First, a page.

Twenty years previously the paper “In Pursuit of the Holy Grail” proposed that Constraint Programming was well-positioned to pursue the Holy Grail of computer science: the user simply states the problem and the computer solves it. This workshop looked at progress towards that goal, specifically regarding work on automating:
- Problem Acquisition: learning from examples, model reformulation, etc.
- Solver Construction: tuning parameters, selecting from portfolios, etc.
- User Explanation: reasons for failure, implications of choices, etc.
The increasing interest in Human-Aware AI and intelligent software assistants made this a particularly timely topic.
Maria de la Banda: Visualising and profiling CP models: is the Holy Grail in sight?
Ekaterina Arafailova, Nicolas Beldiceanu and Helmut Simonis: Beyond the Holy Grail – Automatically Generating Constraint Propagators for Conjunctions of Time-Series Constraints
Walter Wilson: A More General Specification Language
Vincent Armant, Kenneth N. Brown, Barry O’Sullivan, Luis Quesada, Mohamed Siala, and Mohamed Wahbi: Some challenges in Game Theory solvable via CP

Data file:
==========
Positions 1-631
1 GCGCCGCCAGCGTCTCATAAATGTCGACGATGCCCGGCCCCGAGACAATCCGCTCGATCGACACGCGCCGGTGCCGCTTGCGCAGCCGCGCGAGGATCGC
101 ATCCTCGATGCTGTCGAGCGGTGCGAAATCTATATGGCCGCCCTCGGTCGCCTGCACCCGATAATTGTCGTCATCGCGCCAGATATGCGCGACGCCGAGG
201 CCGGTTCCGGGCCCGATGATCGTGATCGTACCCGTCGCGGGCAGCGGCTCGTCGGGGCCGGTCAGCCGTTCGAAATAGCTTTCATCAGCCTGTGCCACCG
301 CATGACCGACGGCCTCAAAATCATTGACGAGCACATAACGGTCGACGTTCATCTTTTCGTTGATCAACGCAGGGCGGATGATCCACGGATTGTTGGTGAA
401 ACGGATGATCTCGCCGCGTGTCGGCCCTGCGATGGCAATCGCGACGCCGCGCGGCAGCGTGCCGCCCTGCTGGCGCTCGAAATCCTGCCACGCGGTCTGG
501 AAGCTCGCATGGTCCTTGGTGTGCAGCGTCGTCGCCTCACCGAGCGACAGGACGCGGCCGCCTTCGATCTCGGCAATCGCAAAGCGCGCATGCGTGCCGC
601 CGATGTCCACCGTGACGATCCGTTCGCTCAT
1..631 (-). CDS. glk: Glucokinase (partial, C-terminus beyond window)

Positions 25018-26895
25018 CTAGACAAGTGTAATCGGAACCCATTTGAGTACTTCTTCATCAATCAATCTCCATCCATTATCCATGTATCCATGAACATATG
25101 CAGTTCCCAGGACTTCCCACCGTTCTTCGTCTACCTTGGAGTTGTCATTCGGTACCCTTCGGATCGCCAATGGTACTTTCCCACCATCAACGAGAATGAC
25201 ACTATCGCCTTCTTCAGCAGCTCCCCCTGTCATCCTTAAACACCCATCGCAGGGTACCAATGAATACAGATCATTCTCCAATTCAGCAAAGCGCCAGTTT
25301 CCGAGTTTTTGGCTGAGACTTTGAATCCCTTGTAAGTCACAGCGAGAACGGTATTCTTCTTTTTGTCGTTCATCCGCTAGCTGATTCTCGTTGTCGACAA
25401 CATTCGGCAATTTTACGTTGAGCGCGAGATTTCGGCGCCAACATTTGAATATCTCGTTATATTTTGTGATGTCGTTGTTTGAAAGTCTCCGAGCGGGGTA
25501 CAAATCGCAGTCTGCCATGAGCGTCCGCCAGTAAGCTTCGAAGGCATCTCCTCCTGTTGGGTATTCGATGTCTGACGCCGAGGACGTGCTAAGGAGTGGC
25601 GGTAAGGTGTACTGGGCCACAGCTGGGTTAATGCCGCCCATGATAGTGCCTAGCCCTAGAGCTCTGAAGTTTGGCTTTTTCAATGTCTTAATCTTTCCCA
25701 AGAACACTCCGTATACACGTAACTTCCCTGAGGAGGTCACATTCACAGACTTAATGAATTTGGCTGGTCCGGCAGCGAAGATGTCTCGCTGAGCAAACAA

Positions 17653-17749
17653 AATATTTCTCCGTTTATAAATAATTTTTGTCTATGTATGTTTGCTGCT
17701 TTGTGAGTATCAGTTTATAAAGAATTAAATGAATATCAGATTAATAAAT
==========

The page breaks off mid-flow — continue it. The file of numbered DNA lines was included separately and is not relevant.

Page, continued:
Zakarya Erraji , Imade Benelallam , and El Houssine Bouyakhf: Towards a Constraint Programming approach for Cognitive IoT
Once and Future
At CP 2006, there was a workshop on The Next 10 Years of Constraint Programming. There was a Constraint Programming Letters special issue and a book chapter (chapter 3 of Trends in Constraint Programming) that grew out of the 2006 workshop. This Panel was designed to look back at that workshop to see how the proposals and predictions panned out, and to discuss where we go from here. The subject of the Panel is broader than the subject of the Workshop, of course, but overlaps. In particular: where do we go from here in Pursuit of the Holy Grail?
Panelists: John Hooker, Mark Wallace, Roland Yap
Moderator: Eugene Freuder
Eugene Freuder, University College Cork, Ireland (Chair), firstname.lastname@example.org
Christian Bessiere, CNRS – Université Montpellier, France
Narendra Jussien, École des Mines Albi, France
Lars Kotthoff, University of British Columbia, Canada
Mark Wallace, Monash University, Australia